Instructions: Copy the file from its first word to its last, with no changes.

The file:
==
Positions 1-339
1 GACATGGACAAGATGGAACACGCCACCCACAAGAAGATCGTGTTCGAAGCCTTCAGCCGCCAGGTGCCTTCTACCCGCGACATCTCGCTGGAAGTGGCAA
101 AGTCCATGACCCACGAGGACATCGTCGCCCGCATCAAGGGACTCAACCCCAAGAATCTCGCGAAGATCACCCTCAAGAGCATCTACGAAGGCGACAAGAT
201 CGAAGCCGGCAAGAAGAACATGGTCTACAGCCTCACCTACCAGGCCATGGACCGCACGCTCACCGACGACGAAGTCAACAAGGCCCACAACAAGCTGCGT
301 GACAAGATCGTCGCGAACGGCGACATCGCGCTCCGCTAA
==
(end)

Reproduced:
Positions 1-339
1 GACATGGACAAGATGGAACACGCCACCCACAAGAAGATCGTGTTCGAAGCCTTCAGCCGCCAGGTGCCTTCTACCCGCGACATCTCGCTGGAAGTGGCAA
101 AGTCCATGACCCACGAGGACATCGTCGCCCGCATCAAGGGACTCAACCCCAAGAATCTCGCGAAGATCACCCTCAAGAGCATCTACGAAGGCGACAAGAT
201 CGAAGCCGGCAAGAAGAACATGGTCTACAGCCTCACCTACCAGGCCATGGACCGCACGCTCACCGACGACGAAGTCAACAAGGCCCACAACAAGCTGCGT
301 GACAAGATCGTCGCGAACGGCGACATCGCGCTCCGCTAA